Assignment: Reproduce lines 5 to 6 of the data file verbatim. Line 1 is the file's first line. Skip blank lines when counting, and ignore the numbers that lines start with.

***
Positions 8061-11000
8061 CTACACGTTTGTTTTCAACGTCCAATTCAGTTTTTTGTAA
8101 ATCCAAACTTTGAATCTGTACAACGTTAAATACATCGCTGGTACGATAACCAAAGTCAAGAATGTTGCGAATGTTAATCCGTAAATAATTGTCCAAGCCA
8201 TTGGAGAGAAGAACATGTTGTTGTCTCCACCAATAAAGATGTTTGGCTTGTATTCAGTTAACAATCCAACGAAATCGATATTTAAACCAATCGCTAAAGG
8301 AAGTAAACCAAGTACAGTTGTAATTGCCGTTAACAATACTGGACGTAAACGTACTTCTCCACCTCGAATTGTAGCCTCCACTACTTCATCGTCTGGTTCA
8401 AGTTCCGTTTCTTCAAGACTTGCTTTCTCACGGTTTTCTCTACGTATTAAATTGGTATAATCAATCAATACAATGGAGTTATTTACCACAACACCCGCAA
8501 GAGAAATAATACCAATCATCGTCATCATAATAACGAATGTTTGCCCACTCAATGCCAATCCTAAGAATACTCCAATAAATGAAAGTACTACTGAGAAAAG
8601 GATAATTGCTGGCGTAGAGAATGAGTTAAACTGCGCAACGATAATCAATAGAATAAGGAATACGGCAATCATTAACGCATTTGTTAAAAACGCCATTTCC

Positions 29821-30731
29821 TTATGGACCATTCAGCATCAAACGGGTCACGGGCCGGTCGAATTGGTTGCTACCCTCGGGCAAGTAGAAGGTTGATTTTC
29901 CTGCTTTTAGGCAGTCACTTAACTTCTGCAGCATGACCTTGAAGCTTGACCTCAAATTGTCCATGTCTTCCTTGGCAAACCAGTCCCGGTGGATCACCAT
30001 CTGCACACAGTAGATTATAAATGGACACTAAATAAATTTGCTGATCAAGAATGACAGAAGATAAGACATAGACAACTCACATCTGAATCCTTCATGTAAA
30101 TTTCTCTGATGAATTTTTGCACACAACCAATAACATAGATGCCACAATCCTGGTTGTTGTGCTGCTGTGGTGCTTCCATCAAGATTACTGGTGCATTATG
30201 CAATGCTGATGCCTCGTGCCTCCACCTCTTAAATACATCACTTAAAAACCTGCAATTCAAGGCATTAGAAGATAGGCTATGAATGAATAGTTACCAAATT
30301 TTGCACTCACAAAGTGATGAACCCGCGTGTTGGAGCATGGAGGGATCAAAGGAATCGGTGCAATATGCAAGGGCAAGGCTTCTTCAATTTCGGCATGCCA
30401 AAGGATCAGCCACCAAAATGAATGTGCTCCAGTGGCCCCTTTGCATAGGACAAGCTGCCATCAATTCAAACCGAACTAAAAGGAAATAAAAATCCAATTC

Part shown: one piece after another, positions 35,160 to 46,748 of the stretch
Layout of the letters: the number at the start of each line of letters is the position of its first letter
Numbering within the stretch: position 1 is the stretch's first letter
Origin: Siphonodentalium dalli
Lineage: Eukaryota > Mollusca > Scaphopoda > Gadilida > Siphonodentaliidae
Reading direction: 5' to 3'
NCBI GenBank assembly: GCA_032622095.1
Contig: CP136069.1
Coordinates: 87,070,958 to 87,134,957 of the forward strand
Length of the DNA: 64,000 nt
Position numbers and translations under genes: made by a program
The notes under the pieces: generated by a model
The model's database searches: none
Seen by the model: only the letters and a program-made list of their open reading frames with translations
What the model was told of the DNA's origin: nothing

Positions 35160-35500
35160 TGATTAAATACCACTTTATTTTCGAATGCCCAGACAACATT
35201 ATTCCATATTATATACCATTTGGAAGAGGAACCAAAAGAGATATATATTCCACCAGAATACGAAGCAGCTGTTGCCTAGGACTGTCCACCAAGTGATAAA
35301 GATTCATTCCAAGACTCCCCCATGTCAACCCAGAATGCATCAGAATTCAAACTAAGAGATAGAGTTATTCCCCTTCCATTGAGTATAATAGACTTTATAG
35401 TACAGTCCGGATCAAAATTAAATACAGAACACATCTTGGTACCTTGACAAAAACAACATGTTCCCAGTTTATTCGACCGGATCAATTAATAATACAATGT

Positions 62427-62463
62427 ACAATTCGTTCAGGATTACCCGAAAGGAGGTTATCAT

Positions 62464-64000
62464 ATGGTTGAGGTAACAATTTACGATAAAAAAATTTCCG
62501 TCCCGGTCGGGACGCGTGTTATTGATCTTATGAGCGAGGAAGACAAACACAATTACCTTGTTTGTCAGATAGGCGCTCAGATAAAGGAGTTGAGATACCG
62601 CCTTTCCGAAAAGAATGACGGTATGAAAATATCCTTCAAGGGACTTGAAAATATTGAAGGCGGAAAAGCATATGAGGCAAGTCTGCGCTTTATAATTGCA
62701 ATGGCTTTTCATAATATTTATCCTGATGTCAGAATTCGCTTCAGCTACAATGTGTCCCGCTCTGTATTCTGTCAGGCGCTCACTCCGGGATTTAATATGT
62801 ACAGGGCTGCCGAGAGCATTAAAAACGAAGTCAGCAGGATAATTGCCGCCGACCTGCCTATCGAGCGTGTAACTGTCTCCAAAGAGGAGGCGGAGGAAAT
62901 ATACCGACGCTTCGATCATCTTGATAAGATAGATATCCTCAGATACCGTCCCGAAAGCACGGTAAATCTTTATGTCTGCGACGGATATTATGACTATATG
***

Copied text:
8301 AAGTAAACCAAGTACAGTTGTAATTGCCGTTAACAATACTGGACGTAAACGTACTTCTCCACCTCGAATTGTAGCCTCCACTACTTCATCGTCTGGTTCA
8401 AGTTCCGTTTCTTCAAGACTTGCTTTCTCACGGTTTTCTCTACGTATTAAATTGGTATAATCAATCAATACAATGGAGTTATTTACCACAACACCCGCAA